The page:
Molecular mechanisms involved in the positive effects of physical activity on coping with COVID-19

Eur J Appl Physiol. 2020 Dec;120(12):2569-2582. doi: 10.1007/s00421-020-04484-5. Epub 2020 Sep 3.


Purpose: Physical activity (PA) represents the first line of defence against diseases characterised by increased inflammation status, such as metabolic and infectious diseases. Conversely, a sedentary lifestyle-associated with obesity, type 2 diabetes and cardiovascular disorders-negatively impacts on general health status, including susceptibility to infections. At a time of a pandemic SARS-CoV2 infection, and in the context of the multiorgan crosstalk (widely accepted as a mechanism participating in the pathophysiology of all organs and systems), we examine the complex interplay mediated by skeletal muscle contraction involving the immune system and how this contributes to control health status and to counteract viral infections. In so doing, we review the molecular mechanisms and expression of molecules modulated by PA, able to provide the proper molecular equipment against viral infections such as the current SARS-CoV2.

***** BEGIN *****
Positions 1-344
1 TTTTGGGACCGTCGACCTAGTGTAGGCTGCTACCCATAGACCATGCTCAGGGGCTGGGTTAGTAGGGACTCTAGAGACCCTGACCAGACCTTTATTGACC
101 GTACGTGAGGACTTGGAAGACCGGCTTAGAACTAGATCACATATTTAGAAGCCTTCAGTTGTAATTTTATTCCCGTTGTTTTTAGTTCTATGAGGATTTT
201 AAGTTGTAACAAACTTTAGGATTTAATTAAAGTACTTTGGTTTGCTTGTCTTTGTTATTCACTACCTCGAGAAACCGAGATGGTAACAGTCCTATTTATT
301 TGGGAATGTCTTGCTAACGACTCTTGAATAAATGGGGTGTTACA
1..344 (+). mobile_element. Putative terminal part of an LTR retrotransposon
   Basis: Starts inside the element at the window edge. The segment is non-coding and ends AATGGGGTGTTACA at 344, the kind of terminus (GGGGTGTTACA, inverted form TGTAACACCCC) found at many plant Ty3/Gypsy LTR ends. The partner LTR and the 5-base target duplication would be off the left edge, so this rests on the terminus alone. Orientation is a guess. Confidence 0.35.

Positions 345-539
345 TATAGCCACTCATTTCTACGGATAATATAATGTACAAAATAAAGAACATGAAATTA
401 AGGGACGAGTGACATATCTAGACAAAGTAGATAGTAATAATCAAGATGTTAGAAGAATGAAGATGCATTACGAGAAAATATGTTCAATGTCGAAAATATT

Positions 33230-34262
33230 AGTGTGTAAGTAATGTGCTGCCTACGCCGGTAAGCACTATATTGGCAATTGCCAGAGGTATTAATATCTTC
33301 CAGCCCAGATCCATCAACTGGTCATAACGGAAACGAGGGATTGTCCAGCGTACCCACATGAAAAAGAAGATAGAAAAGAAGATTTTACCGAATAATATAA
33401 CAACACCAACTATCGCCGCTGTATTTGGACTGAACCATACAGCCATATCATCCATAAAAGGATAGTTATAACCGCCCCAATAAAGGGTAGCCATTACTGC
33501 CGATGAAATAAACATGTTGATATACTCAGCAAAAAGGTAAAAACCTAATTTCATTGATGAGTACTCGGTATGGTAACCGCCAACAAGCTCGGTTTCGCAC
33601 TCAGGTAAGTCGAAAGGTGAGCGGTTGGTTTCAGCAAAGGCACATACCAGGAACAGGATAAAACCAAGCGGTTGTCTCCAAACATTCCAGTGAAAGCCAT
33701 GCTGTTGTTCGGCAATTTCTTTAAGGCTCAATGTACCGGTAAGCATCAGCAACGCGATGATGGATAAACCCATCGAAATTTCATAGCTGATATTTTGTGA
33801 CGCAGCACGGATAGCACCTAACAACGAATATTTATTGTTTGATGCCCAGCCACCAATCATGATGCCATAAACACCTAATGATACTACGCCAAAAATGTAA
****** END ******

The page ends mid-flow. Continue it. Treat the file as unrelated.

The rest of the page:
Methods: A critical review of the literature was performed to elucidate the molecular mechanisms and mediators induced by PA that potentially impact on viral infections such as SARS-CoV2.

Results: We showed the effects mediated by regular moderate PA on viral adverse effects through the regulation of biological processes involving the crosstalk between skeletal muscle, the immune system and adipose tissue. Evidence was provided of the effects mediated by modulation of the expression of inflammation markers.

Conclusion: A tigth association between PA and reduction in inflammation status allows effective counteracting of SARS-CoV2 infection. It is therefore essential to persuade people to keep active.

Keywords: COVID-19; Cytokines; Healthy lifestyle; Immune system; Inflammation; Metabolic disorders; Physical activity.

Publication types

  • Review

MeSH terms

  • Betacoronavirus*
  • COVID-19
  • Coronavirus Infections* / immunology
  • Exercise*
  • Humans
  • Pandemics*
  • Pneumonia, Viral* / immunology
  • SARS-CoV-2